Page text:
What a dance! "Hairspray" has taken the gauntlet from such recent films as "Chicago" and "Dreamgirls" and continues a great string of musicals not seen since the heyday of MGM in the 1950s. Ideally cast with both veterans and newcomers, "Hairspray" may actually contain the best assortment of young talent since "American Graffiti." On the veteran's side, John Travolta, twenty nine years after "Grease," finally returns to the genre that made him a star. After turning down practically every film musical offered, from "Evita" to "The Phantom of the Opera" to "Chicago" (which, along with "American Gigolo" and "An Officer and a Gentleman" makes a trifecta of roles that ended up going to Richard Gere), Travolta decided to return to his roots by playing one of the more indelible characters of stage and film. The late Divine played Edna in the original film and gravel-voiced Harvey Fierstien won a Tony for his Broadway version. Travolta, practically unrecognizable except for his blue eyes, captures the Baltimore housewife perfectly, right down to his last "hon." As bigoted station manager Velma Van Tussle, Michelle Pfeiffer is the perfect comic villainess. Queen Latifah brings a quiet dignity to Motormouth Maybelle and Christopher Walken...well, come on, he's Christopher Walken. With lines like "My heart only beats for a size 60," Walken constantly reminds Edna of his devotion. Their duet, "(You're) Timeless to Me," is a beautifully staged number which gives both song and dance men a chance to shine. Allison Janney steals her few scenes as the craziest movie mom since Mrs. White wouldn't let Carrie go to the prom!

As for the youngsters, let me get back to that "American Graffiti" reference. It's been almost 25 years since George Lucas' film introduced us to Richard Dreyfuss, Harrison Ford, Ron Howard, Candy Clark, Paul LeMat and a host of other talented newcomers. With the exception of James Marsden (best known as Cyclops in the "X-men" films), director Shankman has filled "Hairspray" with an assortment of unknowns that soon won't be. As Corny Collins, Marsden delivers a fun filled performance you wouldn't expect from the always brooding Cyclops. Blonsky, who was 18 when she won the role of Tracy, is a bubbly presence on screen. From the opening number, "Good Morning, Baltimore" through her final song, "Mama, I'm a Big Girl Now," Blonsky sets the tone of the film perfectly. Zac Efron, the star of the popular Disney Channel production "High School Musical," is a triple threat on screen. As I sat in the theatre and listened to the audience and their reactions I couldn't help but think this guy could turn out to be this generations John Travolta. Hopefully he'll steer clear of any talking baby movies. Kelley is just as vibrant on screen as Maybelle's son, Seaweed. I recently read that Kelley is in discussion to play the great Sammy Davis, Jr on screen and, having been a big fan of the Candy Man, I think he would be a perfect choice.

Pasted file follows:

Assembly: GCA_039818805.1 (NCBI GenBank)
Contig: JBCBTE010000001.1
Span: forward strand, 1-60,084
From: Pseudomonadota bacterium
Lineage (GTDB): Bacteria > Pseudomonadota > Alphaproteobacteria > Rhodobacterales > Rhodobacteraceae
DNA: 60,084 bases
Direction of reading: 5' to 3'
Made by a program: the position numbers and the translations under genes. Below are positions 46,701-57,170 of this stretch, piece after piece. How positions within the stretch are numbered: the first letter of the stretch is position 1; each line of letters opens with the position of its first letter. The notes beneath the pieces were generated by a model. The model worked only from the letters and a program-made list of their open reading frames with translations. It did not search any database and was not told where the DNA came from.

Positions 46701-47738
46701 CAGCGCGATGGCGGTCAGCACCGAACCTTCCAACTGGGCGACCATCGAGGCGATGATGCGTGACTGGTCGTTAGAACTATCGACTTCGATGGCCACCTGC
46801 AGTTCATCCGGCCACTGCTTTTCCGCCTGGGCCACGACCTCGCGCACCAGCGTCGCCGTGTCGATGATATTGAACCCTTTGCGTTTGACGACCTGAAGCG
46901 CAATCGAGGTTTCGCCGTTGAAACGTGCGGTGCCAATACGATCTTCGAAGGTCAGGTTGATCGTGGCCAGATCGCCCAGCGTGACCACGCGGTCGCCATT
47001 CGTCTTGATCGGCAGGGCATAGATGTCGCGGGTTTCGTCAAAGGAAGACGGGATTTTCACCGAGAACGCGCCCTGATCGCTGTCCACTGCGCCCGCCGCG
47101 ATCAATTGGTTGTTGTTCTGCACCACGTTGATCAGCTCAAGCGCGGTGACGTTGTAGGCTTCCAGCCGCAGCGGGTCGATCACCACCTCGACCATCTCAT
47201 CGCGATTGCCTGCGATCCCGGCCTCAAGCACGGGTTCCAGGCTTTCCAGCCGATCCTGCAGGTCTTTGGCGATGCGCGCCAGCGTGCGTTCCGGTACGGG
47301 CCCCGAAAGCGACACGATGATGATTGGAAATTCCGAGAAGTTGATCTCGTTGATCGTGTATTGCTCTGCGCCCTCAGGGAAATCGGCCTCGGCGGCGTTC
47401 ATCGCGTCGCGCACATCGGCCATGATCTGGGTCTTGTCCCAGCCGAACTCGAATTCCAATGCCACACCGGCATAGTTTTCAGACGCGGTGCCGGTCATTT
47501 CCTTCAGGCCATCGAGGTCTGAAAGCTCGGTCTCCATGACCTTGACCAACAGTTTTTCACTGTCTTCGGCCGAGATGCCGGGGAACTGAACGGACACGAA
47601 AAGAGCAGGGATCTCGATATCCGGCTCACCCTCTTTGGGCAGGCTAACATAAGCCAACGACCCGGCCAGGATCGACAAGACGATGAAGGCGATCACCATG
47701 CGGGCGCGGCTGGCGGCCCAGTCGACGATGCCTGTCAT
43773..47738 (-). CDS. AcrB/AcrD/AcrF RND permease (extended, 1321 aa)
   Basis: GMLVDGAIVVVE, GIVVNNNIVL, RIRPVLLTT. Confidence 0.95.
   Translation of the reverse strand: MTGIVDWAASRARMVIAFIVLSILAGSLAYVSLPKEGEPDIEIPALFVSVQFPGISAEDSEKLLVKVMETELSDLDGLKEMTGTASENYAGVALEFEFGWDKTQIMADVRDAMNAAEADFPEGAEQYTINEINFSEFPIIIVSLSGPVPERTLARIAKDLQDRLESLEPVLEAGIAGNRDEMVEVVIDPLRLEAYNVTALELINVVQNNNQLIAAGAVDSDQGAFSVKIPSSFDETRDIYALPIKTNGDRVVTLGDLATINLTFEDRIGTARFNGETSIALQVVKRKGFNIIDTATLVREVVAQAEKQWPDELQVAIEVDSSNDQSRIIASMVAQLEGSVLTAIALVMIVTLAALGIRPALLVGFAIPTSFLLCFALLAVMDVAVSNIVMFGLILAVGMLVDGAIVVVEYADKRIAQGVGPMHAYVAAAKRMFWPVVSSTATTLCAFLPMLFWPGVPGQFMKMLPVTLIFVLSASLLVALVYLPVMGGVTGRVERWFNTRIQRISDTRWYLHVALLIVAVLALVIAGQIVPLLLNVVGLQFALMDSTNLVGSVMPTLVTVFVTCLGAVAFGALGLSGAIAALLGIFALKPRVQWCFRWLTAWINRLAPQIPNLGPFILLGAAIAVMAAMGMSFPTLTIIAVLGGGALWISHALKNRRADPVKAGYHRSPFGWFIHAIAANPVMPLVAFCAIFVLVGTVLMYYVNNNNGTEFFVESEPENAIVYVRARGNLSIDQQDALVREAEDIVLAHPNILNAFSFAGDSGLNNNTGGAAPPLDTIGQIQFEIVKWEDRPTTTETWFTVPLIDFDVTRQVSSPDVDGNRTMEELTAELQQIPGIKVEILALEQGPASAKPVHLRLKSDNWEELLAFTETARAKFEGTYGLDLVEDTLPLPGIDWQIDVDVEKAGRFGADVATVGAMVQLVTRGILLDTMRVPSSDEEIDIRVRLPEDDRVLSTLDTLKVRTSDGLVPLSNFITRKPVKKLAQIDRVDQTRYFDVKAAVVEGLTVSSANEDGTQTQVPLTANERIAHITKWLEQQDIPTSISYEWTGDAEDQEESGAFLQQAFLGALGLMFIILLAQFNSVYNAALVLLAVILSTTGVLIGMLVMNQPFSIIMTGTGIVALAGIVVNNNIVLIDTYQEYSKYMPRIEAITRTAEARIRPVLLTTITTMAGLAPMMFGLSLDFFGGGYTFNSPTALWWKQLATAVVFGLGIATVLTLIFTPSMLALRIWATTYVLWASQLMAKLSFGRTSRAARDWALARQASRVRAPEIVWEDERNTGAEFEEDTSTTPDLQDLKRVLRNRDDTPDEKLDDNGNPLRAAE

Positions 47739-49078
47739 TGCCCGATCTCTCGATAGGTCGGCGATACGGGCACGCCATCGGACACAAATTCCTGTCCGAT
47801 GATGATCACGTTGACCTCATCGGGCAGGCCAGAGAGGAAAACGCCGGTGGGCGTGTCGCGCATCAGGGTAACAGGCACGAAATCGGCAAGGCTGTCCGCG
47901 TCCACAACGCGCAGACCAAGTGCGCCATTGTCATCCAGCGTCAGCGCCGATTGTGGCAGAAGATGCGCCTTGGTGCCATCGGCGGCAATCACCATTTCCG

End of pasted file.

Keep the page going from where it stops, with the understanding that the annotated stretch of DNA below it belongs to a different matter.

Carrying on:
The music and sets capture the look and feel of the early 1960s and director Shankman's choreography is lively. And credit Shankman for adding cameos from 1988's Tracy, Rikki Lake, and Jerry Stiller, who played her dad in Waters' original film. And look for Waters as, what else, the local flasher during the "Good Morning Baltimore" number. A musical that doesn't miss a step, "Hairspray" will have you dancing in the aisles. But wait until the movie is over so you don't upset the people behind you.

On a scale of zero to four stars I give "Hairspray"  Four stars.

This week's movie review of "Hairspray" is ©2007 by Michael A. Smith.  All graphics this page are creations of Nolan B. Canova, ©2007, all rights reserved. All contents of "Nolan's Pop Culture Review" are ©2007 by Nolan B. Canova.